“Building Community: Putting the Art in Partnership” was the theme of the third Governor’s Conference on the Arts last week at the Los Angeles County Museum of Art.
And while the succession of 22 speakers and panelists offered a wide variety of insights and strategies on the subject, the basic message was if arts orgs wish to survive the recession and federal budget cuts they will have to be creative and re-evaluate their reason for being, as well as their relationship to the community.
Otherwise, they may perish.
The two-day conference,which was organized by the California Arts Council and the California Institute of the Arts, drew an audience of more than 400 arts administrators, educators, graduate students, individual artists and program coordinators from throughout California.
Purpose of confab was to address the integration of the arts into the economic, social, environmental and educational aspects of the community, as well as to explore ways of using the arts as a catalyst for providing jobs, attracting business and tourism, and enhancing community life.
“If the arts are utilized properly,” arts council director Joanne Kozberg said, “we can help our communities deal with a number of problems that face us today. The arts can be used for communicating cultural diversity, as well as an economic tool. We have 250,000 artists living in the state, more than any other state in the Union, as well as the entertainment industry here. They are by definition creative problem-solvers.”
Robert McNulty, president of Partners for Livable Places and formerly the assistant director of the art and architecture program for the National Endowment for the Arts, offered a thought-provoking evaluation of what it may take for arts orgs to get by in the years to come.
To survive, he said, art institutions will have to become essential members of the overall community. “In this context,” he said, “it will be essential for almost all arts organizations to find new friends, create new audiences and broaden demand for their services.”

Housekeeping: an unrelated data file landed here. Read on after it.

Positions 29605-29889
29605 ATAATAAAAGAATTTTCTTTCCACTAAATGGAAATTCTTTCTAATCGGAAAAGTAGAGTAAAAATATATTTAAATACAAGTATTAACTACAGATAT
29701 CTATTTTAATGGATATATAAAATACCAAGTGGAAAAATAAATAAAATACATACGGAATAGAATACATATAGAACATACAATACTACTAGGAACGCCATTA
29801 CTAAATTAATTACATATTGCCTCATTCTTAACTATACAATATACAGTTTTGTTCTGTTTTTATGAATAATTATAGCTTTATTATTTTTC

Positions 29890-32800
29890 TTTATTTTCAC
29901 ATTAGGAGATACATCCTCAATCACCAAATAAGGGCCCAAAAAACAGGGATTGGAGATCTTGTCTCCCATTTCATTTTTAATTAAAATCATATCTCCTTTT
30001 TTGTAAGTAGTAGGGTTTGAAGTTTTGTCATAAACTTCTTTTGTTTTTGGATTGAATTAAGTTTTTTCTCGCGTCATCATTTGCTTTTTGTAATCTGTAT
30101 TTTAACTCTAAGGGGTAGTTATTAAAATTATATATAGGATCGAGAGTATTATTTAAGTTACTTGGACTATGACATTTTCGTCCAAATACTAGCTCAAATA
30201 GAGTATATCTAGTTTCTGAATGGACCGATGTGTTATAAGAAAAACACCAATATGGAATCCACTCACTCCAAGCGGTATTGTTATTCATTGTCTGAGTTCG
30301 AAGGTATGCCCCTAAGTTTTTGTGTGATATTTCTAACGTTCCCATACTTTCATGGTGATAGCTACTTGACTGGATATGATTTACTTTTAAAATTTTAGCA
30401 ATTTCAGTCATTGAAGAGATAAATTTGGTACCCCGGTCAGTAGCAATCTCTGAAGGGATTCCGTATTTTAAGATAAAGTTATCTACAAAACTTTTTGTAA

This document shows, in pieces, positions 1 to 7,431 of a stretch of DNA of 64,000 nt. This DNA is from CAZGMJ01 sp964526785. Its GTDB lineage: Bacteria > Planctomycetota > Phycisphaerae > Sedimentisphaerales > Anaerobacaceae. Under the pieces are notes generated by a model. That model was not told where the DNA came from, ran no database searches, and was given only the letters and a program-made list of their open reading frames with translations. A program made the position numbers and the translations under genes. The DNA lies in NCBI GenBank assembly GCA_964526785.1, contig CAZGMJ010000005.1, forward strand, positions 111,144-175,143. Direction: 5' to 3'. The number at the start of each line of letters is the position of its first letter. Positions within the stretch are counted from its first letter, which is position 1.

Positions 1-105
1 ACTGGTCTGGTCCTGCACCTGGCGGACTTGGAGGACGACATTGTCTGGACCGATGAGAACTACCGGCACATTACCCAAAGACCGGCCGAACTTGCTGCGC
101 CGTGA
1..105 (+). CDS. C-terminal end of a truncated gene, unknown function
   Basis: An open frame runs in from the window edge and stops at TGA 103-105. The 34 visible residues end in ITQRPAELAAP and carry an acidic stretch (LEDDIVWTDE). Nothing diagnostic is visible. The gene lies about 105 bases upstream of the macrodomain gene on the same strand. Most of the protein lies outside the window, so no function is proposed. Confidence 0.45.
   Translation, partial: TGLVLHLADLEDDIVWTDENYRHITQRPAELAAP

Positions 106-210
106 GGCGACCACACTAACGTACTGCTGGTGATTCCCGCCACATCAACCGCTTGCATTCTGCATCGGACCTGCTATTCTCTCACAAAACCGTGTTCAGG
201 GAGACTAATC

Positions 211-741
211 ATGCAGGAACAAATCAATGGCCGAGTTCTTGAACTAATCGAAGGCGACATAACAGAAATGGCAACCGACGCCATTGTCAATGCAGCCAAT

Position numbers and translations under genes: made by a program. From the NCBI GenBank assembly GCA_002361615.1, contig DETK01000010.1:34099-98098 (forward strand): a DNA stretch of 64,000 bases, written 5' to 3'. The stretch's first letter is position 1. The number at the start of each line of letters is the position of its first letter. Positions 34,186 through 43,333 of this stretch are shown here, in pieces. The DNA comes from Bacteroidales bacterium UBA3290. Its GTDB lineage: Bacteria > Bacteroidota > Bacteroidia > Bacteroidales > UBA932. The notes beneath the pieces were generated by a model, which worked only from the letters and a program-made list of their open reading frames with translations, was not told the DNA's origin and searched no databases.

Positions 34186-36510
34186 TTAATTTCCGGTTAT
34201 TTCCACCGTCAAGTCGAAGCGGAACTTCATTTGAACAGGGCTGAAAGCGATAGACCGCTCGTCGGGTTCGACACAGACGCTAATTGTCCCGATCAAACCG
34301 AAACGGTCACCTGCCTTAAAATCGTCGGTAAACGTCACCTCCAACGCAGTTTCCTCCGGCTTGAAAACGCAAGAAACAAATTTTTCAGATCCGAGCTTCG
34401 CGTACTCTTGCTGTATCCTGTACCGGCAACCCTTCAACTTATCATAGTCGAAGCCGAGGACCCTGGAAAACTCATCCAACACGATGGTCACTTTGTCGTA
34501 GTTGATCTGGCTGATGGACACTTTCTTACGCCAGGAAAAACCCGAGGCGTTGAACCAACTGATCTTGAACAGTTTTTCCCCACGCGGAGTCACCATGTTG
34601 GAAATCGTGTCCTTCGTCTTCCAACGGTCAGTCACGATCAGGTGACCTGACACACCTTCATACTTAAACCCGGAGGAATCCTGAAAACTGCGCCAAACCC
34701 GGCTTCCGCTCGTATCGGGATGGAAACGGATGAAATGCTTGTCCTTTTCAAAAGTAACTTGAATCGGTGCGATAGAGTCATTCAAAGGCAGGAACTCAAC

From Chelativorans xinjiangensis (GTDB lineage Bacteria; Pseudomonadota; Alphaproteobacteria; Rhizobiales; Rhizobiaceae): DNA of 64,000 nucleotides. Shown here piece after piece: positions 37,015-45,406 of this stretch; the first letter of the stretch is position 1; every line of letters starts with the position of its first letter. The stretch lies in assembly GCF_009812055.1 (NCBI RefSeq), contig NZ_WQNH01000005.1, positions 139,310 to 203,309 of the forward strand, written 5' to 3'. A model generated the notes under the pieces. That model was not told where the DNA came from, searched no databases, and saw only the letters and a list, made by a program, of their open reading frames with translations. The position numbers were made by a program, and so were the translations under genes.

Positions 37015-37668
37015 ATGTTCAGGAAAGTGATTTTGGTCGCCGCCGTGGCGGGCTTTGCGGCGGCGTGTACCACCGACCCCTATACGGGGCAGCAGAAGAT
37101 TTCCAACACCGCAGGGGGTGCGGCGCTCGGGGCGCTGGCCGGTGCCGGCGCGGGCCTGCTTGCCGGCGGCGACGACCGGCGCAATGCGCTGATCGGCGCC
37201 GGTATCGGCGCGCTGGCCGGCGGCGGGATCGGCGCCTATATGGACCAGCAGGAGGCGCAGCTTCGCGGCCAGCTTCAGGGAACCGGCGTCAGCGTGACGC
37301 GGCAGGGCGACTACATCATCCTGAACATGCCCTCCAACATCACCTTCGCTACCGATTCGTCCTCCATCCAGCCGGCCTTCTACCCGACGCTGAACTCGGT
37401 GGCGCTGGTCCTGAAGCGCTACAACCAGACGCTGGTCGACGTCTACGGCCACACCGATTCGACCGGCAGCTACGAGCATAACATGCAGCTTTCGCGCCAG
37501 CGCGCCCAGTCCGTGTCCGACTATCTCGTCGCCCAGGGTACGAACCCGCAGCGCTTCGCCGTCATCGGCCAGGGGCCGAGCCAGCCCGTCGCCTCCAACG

“Some organizations may not want to do this,” McNulty conceded. “They may say , ‘We’re not sociologists. We’re not responsible for race or poverty or ignorance.’ But after some time, they may begin to think, ‘Maybe we can do something about it. Maybe it is in our best interest.’ ”
Cal Arts prez Steven Lavine is also concerned about the health of cultural institutions. Like McNulty, he stressed the need for internal changes, but said they must stem from the right motivation.
“If arts organizations choose to adapt to the community need only because they think that’s where funding is going to come from, they will be defeated.” he said. “The issue for all the arts, is to see that they have a vital stake in the welfare of the neighborhoods and cities they occupy. If we want a future for artists, at a time when the schools aren’t going to be able to afford arts programs, somebody has to take responsibility for going out and seeing that talented kids get a break.
“That is why it is so important to start forging new relationships and linkages between arts organizations, educational institutions, government agencies, corporate sponsors and the private sector down to the parental level,” Lavine said.
“We are in a very dangerous period,” he concluded. “We are looking at a possible 66% cut (over three years) to the budget of the California Arts Council , which would essentially put the council out of business.
“It’s a time when organizations like the American Ballet Theater are on the ropes and 50% of all regional theaters are running a deficit. No one is entirely safe. No matter how precious the heritage an institution holds, it’s clear that without real thinking and change, many of them are not going to survive the next 10 years.”
Similar sentiments were echoed throughout the conference.
Friday night, at the 4th Annual Governor’s Awards for the Arts dinner, held at the Regent Beverly Hills Hotel, the attendees paid tribute to actor and film director Clint Eastwood, jazz legend Ella Fitzgerald, writer Ray Bradbury, artist Robert Graham, community arts group “Plaza de la Raza,” arts patron Gordon Getty and corporate arts patron Toyota Motor Sales, U.S.A.